TV

Crowned: Riches of Embarrassment

I don't know if there's a clearer sign that the writer's strike is killing good television than the insanity broadcast last night on the CW. Crowned offered up 11 mother-daughter pairings competing for a prize of $100,000 in what's being called "The Mother of All Beauty Pageants," but what a Boston... Read more »

Pumpkins in Philly

On the subway this morning, I sat next to a man reading, Why Men Marry Bitches. Somewhat comically, the woman sitting on the other side of me was reading Che Guevara's essays on How to Change the World. Lisa and I met again at Penn Station, where we boarded our train to Philadelphia. This city... Read more »

Overheated in DC

As I climbed the stairs from the subway headed for Penn station, the strap on my enormous bag broke, so I was left carrying it like a sack of potatoes. Which was a huge bummer because I'd left my other bags in Brooklyn.  Lisa was waiting for me inside the station, and we boarded the train to... Read more »

Multiply & Conquer: How to Have 17 Children and Still Believe in Jesus

When she was presented with the state of Arkansas's Young Mother of the Year award in April 2004, Michelle Duggar was 37 years old and seven months pregnant. A USA Today profile on the award ceremony noted her current reproductive status by describing with notable amusement how she "waddled" into... Read more »

When Tyra Met Naomi: Race, Fashion, and Rivalry

One of the last places I expected to hear an engaging antiracist and feminist critique of the fashion industry was on The Tyra Banks Show. But on a January 2006 episode, there was Banks, sitting couch-to-couch with supposed arch­nemesis and fellow supermodel Naomi Campbell, discussing the forces... Read more »

Weighing Reality: Who's Really the Biggest Loser?

"Obesity," declares Charlotte Cooper, author of 1998's Fat and Proud: The Politics of Size, "is just a word used by people to medicalize fat." Extra weight, once considered a genetic short straw, is increasingly characterized as a crisis threatening the physical, political, and moral health of our... Read more »

Period Pieces: The Last Taboo of Reality TV

Detailed discussions of diarrhea (Survivor). On-camera vomiting (The Bachelor, The Biggest Loser). Extensive cosmetic surgery (The Swan). Endless hot-tub makeout sessions (take your pick). On reality tv, no subject is too personal to reveal, no biological function too intimate to discuss—... Read more »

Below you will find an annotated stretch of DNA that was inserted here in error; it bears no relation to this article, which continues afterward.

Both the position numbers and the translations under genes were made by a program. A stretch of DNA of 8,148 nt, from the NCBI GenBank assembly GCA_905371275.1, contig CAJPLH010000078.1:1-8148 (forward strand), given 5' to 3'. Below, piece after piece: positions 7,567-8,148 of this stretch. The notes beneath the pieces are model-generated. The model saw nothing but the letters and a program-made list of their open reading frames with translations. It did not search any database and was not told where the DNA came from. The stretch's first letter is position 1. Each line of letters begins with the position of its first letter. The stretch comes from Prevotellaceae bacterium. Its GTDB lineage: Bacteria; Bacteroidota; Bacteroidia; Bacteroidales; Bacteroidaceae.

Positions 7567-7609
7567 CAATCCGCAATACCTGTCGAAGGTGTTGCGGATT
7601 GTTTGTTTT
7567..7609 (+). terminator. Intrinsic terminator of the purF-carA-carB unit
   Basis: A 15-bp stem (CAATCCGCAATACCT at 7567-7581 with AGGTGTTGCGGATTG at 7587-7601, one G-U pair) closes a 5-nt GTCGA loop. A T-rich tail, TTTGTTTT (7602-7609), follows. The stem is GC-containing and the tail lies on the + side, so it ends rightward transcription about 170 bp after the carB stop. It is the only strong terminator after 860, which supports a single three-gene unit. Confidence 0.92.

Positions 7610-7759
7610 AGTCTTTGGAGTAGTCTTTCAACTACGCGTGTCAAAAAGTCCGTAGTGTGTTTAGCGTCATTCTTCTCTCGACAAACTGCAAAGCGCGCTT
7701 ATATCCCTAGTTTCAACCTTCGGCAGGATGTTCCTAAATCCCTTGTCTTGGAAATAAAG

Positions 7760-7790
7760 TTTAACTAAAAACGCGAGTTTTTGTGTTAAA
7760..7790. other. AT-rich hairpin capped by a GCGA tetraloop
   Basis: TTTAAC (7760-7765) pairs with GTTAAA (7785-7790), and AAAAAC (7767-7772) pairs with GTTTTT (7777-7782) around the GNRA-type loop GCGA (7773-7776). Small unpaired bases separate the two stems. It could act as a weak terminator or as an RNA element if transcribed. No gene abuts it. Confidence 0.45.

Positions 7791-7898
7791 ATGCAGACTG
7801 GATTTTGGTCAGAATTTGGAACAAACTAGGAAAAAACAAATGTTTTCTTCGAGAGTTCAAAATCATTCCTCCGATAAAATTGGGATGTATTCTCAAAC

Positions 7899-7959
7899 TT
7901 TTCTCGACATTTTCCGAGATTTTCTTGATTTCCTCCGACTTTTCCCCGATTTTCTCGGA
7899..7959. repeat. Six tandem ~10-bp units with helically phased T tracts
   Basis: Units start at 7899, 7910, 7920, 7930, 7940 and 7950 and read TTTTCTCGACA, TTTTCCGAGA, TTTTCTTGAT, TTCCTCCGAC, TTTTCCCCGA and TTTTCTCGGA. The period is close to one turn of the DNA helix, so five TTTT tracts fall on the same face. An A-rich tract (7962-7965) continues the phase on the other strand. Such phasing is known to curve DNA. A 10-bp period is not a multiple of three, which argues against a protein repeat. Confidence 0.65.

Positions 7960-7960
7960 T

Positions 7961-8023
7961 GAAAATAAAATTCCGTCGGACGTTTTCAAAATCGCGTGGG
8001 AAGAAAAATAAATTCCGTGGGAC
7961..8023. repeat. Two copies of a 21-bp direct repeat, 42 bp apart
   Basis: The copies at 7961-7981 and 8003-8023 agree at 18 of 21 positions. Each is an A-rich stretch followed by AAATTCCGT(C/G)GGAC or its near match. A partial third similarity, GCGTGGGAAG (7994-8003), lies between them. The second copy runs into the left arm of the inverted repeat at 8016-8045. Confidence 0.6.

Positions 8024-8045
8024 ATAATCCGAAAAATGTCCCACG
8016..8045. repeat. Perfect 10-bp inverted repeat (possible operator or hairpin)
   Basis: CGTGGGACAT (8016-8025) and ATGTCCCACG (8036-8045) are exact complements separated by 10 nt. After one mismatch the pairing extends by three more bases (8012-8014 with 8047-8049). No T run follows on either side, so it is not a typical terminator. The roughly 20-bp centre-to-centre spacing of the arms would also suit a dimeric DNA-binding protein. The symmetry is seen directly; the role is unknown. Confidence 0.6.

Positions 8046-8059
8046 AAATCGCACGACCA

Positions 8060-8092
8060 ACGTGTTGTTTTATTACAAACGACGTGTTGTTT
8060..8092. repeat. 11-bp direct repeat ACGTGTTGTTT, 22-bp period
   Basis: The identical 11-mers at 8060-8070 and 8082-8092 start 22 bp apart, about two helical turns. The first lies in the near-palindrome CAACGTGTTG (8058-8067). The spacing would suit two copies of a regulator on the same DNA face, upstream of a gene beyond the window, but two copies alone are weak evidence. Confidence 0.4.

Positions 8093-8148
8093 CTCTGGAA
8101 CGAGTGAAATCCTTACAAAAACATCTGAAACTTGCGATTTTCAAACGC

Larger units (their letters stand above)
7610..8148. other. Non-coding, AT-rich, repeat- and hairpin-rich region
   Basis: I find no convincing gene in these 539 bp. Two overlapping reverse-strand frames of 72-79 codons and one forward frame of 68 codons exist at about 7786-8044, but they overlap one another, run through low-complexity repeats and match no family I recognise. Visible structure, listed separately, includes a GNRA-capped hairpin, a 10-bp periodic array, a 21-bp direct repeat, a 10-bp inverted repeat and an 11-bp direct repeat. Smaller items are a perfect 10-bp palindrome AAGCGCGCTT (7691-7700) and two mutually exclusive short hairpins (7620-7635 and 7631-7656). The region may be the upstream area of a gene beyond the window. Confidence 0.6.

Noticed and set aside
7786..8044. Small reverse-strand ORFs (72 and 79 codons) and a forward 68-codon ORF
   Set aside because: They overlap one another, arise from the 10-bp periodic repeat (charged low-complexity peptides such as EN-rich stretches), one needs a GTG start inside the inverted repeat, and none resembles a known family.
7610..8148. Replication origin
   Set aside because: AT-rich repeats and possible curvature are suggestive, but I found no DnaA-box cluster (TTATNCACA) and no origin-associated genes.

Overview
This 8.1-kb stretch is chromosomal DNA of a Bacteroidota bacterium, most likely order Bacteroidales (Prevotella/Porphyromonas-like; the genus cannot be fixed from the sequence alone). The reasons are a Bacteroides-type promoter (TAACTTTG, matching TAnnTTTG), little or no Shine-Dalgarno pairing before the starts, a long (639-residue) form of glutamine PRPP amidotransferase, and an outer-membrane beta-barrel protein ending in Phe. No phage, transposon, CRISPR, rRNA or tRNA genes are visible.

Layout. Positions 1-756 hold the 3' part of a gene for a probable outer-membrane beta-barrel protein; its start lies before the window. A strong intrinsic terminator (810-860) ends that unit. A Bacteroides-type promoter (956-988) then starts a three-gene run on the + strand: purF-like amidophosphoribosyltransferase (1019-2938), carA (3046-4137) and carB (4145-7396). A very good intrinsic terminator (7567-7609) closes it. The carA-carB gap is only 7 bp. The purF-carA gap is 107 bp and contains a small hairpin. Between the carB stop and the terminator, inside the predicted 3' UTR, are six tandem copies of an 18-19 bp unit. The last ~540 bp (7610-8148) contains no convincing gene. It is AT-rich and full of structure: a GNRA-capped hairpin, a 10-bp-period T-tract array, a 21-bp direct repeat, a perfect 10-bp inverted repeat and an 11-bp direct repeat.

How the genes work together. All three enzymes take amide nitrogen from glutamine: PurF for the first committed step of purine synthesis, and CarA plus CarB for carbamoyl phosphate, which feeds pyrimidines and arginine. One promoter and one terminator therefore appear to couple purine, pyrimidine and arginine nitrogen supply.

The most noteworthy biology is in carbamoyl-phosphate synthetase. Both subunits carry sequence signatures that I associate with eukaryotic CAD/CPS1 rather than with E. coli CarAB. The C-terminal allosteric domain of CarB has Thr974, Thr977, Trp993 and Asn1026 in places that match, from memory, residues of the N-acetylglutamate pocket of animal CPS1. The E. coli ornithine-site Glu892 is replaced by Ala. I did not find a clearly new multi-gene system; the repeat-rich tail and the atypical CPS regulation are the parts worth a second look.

Compromising Positions: Gender by design on <em>Merge</em> and <em>Mix It Up</em>

Mass media, particularly so-called family television, from Bewitched to Everybody Loves Raymond, has long portrayed the home as women's domain, an ultra-feminized realm in which housewives bustle and cluck while their hapless husbands do little more than hand out spending money and retreat to the... Read more »

Fan/tastic Voyage: A Journey Into the Wide, Wild World of Slash Fan Fiction

A journey into the origins of slash fanfiction.  Read more »

O is for the Other Things She Gave Me: Jonathan Franzen’s "The Corrections" and contemporary women’s fiction

As every tabloid reader knows, it’s a short step from a celebrity marriage to a publicity-filled divorce. When Jonathan Franzen’s new novel, The Corrections, was published this fall, critics waxed hyperbolic over its wedding of character-driven family drama and up-to-the-nanosecond cultural... Read more »

Pages

Tina Belcher's Sexual Revolution

Tina Belcher breaks all the rules of network sitcoms. That's why she's wonderful.  Read more »

Films and TV Portray Abortion as More Dangerous Than It Is

Films and television shows tend to present a skewed portrayal of abortion—when fictional movies and TV shows include a plotline about abortion... Read more »

Eat, Pray, Spend: Priv-Lit and the New, Enlightened American Dream

Priv-lit and the new, enlightened American dream. Read more »

What I Learned About Gender and Power from Sailor Moon

My life began in 1995 — the year I turned eight and became a divorced kid.    Read more »